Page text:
Be not afraid - the end of the world is nigh
When the world feels like it’s ending, it’s tempting to do everything we can to hold off the end, says Marika Rose.
Between the climate crisis, the global pandemic, the rise of far right politics, growing moral panics targeting queer people and the cost of living crisis, things have been getting scarier and more difficult for lots of us these past few years. When things feel precarious, it can be difficult to see beyond the next day, the next meeting, or the next bill that needs to be paid. It’s easy to cling to what we have, and to become afraid of taking risks. Politicians across the political spectrum lately have taken to talking about necessity – about what we have to do, what we have to sacrifice, what is simply not possible. All we can do, they seem to suggest, is cling on to the remnants of what we have left, however much the cost of clinging on intensifies; however many people have to die at the borders, in hospital waiting rooms, or in despair.
When the world feels like it’s ending, it’s tempting to do everything we can to hold off the end. The politicians of today telling us that this is just how things have to be are the inheritors of a long line of tradition going back at least as far as the early days of Christianity. But there are other ways to think about the end of the world.
Contemporary Christians are sometimes embarrassed to talk about the biblical accounts of miracles. But stories of the miraculous have always been part of the Christian tradition. The book of Genesis tells the story of Jesus’ disciples, who get trapped on a lake in the middle of the storm. As the wind and the waves batter the boat, the disciples catch sight of Jesus, walking across the water towards them. But instead of feeling reassured, they’re terrified. The story seems intended to remind us of the creation story which opens the book of Genesis, which says that in the beginning, when God created, the earth was formless and void, and the spirit of God swept over the face of the waters. Just as the God of Genesis made land where there was only chaos and uncertainty, so when Peter takes a risk and steps out of the boat to answer Jesus’ call he finds himself inexplicably held up - first by the water, and then by Jesus’ hand reached out towards him.
One of the great conflicts within medieval Christianity was between the authorities of the Catholic church and a small group of rogue Franciscans who insisted, in the face of systems and structures of wealth, power and property forged over centuries, that it was possible to step outside of the systems and structures which seemed to offer the only protection in the midst of terrifying times. Two things characterised the Spiritual Franciscans or Fraticelli: an insistence on the absolute renunciation of all property ownership, and an apocalyptic vision of history, which held that the current age, the established order of things, would not last forever but was about to give way to a new era, in which heaven would come to earth and all things would be made new. The world was ending, they said, and that was a good thing. We must not cling on to our possessions and the false security that they promise us. We cannot reform the violence and corruption which had come to characterise the Western world. We must not expect that things will carry on the way they are, but should risk ourselves on the possibility that the ordinary rules of the world could be suspended.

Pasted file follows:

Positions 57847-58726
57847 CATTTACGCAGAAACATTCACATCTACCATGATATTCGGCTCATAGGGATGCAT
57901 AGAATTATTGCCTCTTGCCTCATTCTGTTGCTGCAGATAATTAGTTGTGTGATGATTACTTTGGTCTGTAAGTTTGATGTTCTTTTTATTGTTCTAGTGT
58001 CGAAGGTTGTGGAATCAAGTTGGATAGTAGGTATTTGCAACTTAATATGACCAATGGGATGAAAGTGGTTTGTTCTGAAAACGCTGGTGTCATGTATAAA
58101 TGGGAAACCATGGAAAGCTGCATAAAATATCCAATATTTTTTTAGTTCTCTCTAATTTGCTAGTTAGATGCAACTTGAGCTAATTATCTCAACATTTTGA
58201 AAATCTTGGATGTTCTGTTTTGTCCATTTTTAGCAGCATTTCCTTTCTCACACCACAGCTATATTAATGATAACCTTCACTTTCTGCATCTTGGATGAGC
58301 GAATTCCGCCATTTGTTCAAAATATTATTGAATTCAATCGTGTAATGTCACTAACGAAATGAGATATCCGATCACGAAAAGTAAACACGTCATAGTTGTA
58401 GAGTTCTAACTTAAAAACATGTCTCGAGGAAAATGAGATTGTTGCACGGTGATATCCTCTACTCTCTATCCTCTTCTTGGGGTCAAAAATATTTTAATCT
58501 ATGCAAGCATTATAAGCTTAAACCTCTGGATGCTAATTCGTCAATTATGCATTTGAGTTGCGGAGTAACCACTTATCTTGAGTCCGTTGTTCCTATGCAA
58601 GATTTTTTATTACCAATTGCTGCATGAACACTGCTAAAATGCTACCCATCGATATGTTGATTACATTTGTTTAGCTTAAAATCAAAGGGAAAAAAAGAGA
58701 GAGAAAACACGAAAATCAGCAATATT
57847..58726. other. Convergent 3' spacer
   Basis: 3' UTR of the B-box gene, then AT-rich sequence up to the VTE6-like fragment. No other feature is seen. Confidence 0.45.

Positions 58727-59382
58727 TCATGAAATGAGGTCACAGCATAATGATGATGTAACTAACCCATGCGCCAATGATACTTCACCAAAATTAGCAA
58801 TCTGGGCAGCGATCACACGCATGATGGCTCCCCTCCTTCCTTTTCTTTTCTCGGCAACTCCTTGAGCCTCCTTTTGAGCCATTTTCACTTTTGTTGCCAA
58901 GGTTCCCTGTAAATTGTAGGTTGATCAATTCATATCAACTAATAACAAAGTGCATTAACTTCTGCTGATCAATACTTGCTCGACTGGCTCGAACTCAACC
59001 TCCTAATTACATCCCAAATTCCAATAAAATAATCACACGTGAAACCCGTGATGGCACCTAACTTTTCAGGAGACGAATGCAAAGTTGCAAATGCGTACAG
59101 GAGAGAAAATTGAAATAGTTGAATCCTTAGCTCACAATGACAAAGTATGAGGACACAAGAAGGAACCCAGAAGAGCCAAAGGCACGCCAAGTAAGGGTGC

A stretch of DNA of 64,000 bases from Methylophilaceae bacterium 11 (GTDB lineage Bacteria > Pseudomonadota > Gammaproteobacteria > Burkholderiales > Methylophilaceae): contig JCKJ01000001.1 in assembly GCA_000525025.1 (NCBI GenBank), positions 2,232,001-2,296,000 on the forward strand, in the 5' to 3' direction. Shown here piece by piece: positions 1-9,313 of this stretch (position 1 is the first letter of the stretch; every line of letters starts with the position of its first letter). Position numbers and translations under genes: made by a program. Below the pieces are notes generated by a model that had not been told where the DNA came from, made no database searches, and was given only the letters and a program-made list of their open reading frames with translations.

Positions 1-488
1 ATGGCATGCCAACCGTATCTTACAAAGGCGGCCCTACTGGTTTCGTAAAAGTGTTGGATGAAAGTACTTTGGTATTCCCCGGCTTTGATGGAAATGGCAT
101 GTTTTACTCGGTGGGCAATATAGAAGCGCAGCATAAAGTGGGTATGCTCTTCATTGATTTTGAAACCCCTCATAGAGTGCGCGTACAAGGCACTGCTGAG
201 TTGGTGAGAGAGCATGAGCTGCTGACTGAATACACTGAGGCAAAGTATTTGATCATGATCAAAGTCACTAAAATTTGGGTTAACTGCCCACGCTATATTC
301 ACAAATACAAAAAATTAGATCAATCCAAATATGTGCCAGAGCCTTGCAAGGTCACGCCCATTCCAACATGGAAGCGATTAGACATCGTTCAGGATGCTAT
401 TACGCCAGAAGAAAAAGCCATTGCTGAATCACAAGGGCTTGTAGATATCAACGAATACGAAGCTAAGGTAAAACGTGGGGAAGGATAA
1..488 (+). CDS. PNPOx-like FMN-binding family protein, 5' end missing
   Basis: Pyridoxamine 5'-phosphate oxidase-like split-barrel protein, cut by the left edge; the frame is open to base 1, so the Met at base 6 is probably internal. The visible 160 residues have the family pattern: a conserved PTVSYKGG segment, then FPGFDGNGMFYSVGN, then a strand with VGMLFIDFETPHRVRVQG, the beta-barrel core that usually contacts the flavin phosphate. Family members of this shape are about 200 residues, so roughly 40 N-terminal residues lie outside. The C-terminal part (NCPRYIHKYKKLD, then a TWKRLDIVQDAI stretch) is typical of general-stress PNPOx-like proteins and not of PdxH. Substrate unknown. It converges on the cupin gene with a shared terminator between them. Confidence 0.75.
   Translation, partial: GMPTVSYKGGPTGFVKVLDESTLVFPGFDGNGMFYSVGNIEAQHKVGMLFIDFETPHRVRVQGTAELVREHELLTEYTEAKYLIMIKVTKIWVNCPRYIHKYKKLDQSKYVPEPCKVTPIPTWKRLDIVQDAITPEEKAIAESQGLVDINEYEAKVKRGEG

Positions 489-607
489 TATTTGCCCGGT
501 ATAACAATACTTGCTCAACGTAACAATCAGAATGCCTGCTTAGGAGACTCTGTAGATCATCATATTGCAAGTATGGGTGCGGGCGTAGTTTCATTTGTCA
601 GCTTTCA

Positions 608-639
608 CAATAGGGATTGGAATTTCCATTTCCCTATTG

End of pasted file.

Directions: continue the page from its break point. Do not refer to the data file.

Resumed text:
Looking back, it might seem like the Spiritual Franciscans lost their struggle with church and state power. Key figures ended up in prison or in exile; some of them were prosecuted as heretics; the millennium did not arrive. But their absolute commitment to the possibility of the end of the world played a key role in the enormous theological and political upheavals out of which the modern world emerged. We can see something of their influence in another stormy and tumultuous time in history, during the May 1968 protests in France. What began as student protests against capitalism, imperialism, and traditional systems of government and society exploded into huge protests and mass strikes. The events of those few weeks dramatically transformed France, and played a key role around the world in a period of huge social change. During the protests, one of the slogans which appeared on walls around Paris said, ‘Be realistic, demand the impossible.’
There is a strand of Christian tradition which says that God made the world, and so the way things are is the way that God intended them to be. But there is also a strand which reminds us that God is also the God who remakes the world, who creates anew, which says that the old world is dying and a new one is waiting and groaning and struggling to be reborn. There is a God who calls us to take a leap of faith and to walk on water, to imagine the remaking of all things, to demand the impossible: the end of the world.
Dr Marika Rose is Senior Lecturer in Philosophical Theology at the University of Winchester. She is a trustee of Greenbelt, one of the UK's largest Christian festivals, and is a regular contributor to The Daily Service on BBC Radio 4 longwave. Her first book, A Theology of Failure: Zizek Against Christian Innocence was published by Fordham University Press in 2019.